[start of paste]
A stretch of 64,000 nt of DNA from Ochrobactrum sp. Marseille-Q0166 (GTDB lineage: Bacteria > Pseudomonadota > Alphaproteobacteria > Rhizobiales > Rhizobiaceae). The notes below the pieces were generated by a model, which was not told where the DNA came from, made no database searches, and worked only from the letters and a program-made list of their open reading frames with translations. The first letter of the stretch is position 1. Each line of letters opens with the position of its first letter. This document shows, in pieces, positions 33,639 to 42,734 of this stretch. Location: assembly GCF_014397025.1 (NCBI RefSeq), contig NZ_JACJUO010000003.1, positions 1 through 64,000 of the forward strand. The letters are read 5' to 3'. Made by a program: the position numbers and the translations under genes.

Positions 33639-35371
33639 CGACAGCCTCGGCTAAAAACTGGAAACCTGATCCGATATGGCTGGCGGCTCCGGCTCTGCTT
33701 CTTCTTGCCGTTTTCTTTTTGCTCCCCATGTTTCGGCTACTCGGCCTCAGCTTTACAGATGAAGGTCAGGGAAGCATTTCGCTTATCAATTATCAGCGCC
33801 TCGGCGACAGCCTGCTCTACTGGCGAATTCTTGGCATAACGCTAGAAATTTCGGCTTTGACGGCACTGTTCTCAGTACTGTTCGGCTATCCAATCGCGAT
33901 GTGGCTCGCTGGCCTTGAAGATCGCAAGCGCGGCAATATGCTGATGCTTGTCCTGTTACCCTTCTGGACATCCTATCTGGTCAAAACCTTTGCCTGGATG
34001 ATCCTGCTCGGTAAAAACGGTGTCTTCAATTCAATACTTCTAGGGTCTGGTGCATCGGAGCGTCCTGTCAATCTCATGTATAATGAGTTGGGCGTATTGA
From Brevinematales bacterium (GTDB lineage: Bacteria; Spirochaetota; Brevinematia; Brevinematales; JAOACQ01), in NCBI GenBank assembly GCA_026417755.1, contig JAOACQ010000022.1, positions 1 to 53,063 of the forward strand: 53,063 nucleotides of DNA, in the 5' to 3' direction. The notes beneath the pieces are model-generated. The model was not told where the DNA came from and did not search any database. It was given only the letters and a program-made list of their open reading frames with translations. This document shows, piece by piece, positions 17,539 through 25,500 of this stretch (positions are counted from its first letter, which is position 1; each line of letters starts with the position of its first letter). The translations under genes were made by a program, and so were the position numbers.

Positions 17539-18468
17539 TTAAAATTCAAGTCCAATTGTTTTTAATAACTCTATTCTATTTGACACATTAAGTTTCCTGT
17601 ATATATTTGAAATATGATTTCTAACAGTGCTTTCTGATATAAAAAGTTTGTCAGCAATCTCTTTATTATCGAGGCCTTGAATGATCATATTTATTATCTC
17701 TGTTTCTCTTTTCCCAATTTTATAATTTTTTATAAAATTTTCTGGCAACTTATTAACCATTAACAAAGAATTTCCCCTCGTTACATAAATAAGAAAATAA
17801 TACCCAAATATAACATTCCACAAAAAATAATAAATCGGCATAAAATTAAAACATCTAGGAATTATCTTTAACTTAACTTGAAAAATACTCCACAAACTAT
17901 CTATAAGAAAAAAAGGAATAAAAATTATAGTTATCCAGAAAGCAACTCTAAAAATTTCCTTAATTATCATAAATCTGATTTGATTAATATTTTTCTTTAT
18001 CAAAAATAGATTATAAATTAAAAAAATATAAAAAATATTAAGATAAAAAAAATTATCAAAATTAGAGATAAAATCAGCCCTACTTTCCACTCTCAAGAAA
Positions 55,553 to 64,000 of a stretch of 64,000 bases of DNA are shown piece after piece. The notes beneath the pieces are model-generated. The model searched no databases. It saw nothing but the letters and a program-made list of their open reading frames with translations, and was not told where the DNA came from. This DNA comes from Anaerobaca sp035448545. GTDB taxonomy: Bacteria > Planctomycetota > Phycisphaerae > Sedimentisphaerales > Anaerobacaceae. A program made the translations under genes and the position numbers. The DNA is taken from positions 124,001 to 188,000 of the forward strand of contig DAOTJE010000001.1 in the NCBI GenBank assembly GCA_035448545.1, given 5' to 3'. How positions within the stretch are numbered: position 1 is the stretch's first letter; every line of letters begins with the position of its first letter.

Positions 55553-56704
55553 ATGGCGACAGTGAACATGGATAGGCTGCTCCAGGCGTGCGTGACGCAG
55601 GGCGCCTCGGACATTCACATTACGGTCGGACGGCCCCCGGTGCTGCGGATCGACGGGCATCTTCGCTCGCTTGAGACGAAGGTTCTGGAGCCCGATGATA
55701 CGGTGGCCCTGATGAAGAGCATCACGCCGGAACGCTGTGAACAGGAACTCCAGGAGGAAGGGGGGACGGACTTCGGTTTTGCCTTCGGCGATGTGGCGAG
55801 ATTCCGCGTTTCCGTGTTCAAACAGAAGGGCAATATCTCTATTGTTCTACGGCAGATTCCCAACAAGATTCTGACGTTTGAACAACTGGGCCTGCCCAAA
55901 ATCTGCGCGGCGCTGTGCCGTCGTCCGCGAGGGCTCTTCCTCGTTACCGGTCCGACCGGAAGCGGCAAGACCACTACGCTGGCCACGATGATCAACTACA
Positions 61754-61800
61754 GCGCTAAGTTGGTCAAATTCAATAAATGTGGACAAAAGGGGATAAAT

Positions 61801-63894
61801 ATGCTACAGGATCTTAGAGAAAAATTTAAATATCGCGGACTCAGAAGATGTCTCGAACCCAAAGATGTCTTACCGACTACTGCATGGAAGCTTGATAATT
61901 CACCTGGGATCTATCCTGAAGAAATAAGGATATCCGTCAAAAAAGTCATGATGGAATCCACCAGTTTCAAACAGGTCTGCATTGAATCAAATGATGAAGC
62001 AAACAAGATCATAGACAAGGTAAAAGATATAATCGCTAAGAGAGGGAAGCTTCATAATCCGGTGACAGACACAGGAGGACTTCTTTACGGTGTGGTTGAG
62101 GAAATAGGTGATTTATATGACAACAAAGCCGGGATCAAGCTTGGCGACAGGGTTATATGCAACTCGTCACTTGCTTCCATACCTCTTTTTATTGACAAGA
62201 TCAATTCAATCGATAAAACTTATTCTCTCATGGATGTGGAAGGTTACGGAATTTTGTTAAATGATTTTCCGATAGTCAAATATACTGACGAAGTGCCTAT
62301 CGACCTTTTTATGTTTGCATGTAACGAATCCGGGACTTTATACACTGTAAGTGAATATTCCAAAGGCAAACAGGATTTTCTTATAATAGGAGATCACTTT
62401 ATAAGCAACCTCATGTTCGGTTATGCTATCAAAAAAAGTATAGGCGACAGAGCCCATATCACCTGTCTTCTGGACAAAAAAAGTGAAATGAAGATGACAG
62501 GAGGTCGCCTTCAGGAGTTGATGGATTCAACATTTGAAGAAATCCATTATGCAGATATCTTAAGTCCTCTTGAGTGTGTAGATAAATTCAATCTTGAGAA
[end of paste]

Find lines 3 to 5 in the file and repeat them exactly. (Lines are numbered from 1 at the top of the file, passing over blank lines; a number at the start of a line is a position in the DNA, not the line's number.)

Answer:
33639 CGACAGCCTCGGCTAAAAACTGGAAACCTGATCCGATATGGCTGGCGGCTCCGGCTCTGCTT
33701 CTTCTTGCCGTTTTCTTTTTGCTCCCCATGTTTCGGCTACTCGGCCTCAGCTTTACAGATGAAGGTCAGGGAAGCATTTCGCTTATCAATTATCAGCGCC
33801 TCGGCGACAGCCTGCTCTACTGGCGAATTCTTGGCATAACGCTAGAAATTTCGGCTTTGACGGCACTGTTCTCAGTACTGTTCGGCTATCCAATCGCGAT